• These tapes have to meet specific requirements to perform well during application and a life cycle of a car. Among the functions these tapes have to fulfill the most important ones are containment of cables and splicing. Three main ways of wrapping cables to build a wire harness are known: (i) spiral, better described as helicoidal, (ii) flag, and (iii) clip wrapping. Depending on the required level of sound dampening, abrasion resistance and temperature shielding, one of these wrapping techniques will be used. During the production of wire harnesses, tapes are mainly applied manually and therefore must have defined and consistent unwinding characteristics, good pliability and flexibility and must be tearable by hand. Some operators tear in crosswise direction, others tend to break the tape by stretching longitudinally. When stretched, tapes commonly exhibit a behavior described as curling, where the stress leads to deformation in U- or S-shape. Curling increases the risk of flagging and thus has to be minimized.
  • During the useful life of a car, pressure sensitive adhesive tapes must maintain excellent adhesion to cables over many years. In addition to strong adhesion to a wide range of cables, appropriate mechanical properties are required. Excellent aging resistance, resistance to automotive fluids, sound dampening and an ability to withstand abrasion are key properties. If tapes are employed in the passenger compartment, low odor and fogging properties are increasingly important. Ultimately, a harnessing tape product has to meet cost expectations of users.
  • Adhesive tapes for automotive wire harnessing applications need to meet a wide range of performance criteria during application and during the life cycle of a vehicle. The following Table 1 lists the most important customer needs and translates them into physical and chemical parameters. It is apparent that the composition of the backing material critically influences every aspect of the final product's performance.
  • TABLE 1
    Metrics
    Tensile & Tensile &
    elongation elongation Backing Defined Coating Choice of Backing Abrasion Backing Sound Burn
    Needs CD MD thickness unwindding weight adhesive composition test weight dampening test
    Hand
    tearable
    Curling
    Flexibility
    and pliability
    Abrasion
    resistance
    Good sound
    dampening
    Consistent
    unwind
    Thermal
    stability T3
    Black color
    Adhesion
    Aging
    resistance
    No flagging
    Cost
    constraint
    No fogging
    Range of
    lengths &
    widths
    Good
    cohesion
    Burn
    behavior
    No banned
    substances
    Adhesion
    backside
  • Tapes based on woven materials, stitchbonded fabrics like Maliwat (EP 0 716 137) or needle punched nonwovens like Malivlies (EP 0 716 136), have been known on the market for several years. Woven or knitted fabrics offer excellent suitability for harnessing tapes, but are less cost-efficient than nonwovens due to a more complex and slower manufacturing process. Today, their use is becoming more and more uneconomical.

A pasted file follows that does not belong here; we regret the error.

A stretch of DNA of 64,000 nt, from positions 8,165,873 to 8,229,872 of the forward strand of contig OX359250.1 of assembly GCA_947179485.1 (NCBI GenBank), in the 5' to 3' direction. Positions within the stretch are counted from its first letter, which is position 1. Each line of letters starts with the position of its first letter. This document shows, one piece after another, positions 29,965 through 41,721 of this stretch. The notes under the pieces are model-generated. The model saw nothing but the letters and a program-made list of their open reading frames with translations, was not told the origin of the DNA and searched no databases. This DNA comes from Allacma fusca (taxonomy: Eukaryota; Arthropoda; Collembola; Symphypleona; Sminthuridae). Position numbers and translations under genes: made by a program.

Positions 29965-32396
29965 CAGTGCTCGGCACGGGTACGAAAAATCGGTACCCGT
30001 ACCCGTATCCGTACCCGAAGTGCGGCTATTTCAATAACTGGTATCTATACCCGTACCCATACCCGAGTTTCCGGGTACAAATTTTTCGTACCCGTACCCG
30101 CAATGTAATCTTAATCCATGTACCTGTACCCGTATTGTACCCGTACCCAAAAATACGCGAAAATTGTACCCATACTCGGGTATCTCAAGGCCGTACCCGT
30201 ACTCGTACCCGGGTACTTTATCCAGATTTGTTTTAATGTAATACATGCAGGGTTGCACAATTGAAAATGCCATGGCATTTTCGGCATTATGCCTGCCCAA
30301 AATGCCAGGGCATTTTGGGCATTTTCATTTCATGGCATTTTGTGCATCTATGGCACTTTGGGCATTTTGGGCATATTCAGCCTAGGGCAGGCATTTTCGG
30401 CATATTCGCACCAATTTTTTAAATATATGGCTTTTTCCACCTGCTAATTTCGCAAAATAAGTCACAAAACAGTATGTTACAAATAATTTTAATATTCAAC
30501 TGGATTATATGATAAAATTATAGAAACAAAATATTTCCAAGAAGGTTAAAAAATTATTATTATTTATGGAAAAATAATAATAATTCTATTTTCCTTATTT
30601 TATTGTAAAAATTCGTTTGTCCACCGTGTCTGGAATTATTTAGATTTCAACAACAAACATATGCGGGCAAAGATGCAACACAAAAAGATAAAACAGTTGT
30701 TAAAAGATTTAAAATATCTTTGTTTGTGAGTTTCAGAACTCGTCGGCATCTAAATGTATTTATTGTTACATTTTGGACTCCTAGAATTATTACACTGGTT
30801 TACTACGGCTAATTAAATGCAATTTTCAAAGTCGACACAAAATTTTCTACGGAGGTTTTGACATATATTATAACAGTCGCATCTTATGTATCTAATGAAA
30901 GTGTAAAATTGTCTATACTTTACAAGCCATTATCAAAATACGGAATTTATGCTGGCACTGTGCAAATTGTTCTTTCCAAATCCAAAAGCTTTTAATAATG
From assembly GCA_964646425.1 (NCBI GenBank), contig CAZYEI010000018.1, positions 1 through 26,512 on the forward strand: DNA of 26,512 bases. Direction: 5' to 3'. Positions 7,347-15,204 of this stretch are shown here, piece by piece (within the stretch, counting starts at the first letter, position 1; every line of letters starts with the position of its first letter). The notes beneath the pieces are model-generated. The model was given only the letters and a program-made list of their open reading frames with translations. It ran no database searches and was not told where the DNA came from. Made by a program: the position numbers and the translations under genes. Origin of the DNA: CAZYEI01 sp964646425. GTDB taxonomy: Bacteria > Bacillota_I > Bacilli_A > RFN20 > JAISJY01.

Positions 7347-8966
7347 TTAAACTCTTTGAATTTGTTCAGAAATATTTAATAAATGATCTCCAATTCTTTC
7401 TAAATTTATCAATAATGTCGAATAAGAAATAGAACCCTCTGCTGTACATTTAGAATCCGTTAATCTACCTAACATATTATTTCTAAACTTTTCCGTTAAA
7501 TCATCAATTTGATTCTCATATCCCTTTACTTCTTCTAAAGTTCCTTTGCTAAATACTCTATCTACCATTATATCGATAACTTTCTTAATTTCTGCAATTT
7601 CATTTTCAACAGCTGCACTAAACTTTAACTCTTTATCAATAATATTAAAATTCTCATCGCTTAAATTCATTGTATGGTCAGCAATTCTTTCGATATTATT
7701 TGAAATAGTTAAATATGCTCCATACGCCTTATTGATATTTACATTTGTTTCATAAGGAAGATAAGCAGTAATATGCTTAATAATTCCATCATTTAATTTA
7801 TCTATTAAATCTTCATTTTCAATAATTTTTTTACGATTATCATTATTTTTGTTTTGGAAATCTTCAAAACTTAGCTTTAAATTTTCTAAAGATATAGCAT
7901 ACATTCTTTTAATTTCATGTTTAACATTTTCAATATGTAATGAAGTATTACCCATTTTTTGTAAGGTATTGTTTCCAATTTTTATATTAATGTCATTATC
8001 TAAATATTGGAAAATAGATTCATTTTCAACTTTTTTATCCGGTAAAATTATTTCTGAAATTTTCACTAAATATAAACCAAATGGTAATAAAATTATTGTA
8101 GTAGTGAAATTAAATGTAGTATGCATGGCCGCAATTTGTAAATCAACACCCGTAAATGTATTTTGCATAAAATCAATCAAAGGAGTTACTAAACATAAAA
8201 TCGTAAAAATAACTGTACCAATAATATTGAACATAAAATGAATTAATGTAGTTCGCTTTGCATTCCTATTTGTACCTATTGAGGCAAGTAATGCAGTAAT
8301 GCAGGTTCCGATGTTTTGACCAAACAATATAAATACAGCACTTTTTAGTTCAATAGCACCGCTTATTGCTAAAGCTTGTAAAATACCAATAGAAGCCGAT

• The use of wet-laid technology to produce tape materials for niche applications has been known in the industry for a long time. This type of nonwoven has been used for years in the area of cable wrapping tapes, i.e. non-adhesive strips of considerable length. As early as 1964, Copeland described in U.S. Pat. No. 3,121,021 the advantages of chemically bonded nonwovens for medical tape applications. According to this patent document, suitable carrier materials can also be made by wet-laid procedures. The resulting product, Micropore® was commercialized by 3M for more than 40 years.
  • The manufacture of wet-laid nonwoven is described in detail by B. P. Thomas in 1993 (Thomas, B. P., A Review of Wet-Laid Nonwovens: Manufacturing and Markets, INDA-TECH 93, 247-264 (1993)). According to this comprehensive review, wet-laid nonwovens are produced from a process which originates from paper making. Briefly, and as used in this invention, an aqueous solution containing dispersed synthetic and/or cellulose fibers is deposited onto a screen or roller where the water is stripped resulting in a layer of fibers. If cellulose fibers are used in the wet laying process, they swell and become soft and flexible whereas synthetic fibers such as polyester remain stiff and straight. When forming a web, the soft and flexible cellulose fibers give a high degree of entanglement with the synthetic fibers. This increased entanglement imparts unique properties to a wet-laid web as compared to other web manufacturing processes such as dry-laying. This softening effect of cellulose fibers is described in Wood Science and Technology, 25(2), 1991, page 135.
  • Fibers for use in wet-laids fall into various groups. The most basic distinction is between natural and man-made fibers. Natural cellulose fibers are found in wood together with other materials such as lignin and hemicellulose. Employed after separation from these other materials and purification, they are often named wood pulp fibers.
  • Cellulose is the most abundant naturally occurring organic substance, being found as the principal component of cell walls in higher plants where it provides the main structural feature. Cotton is almost pure cellulose (98%); flax contains 80% and wood 40-50% cellulose (with the remaining 50% made up from other complex polysaccharides). The special properties of cellulose result from the association of the long molecular chains to form fibers called microfibrils. The microfibrils associate to form larger fibers, which can be separated from other plant materials during the pulping process.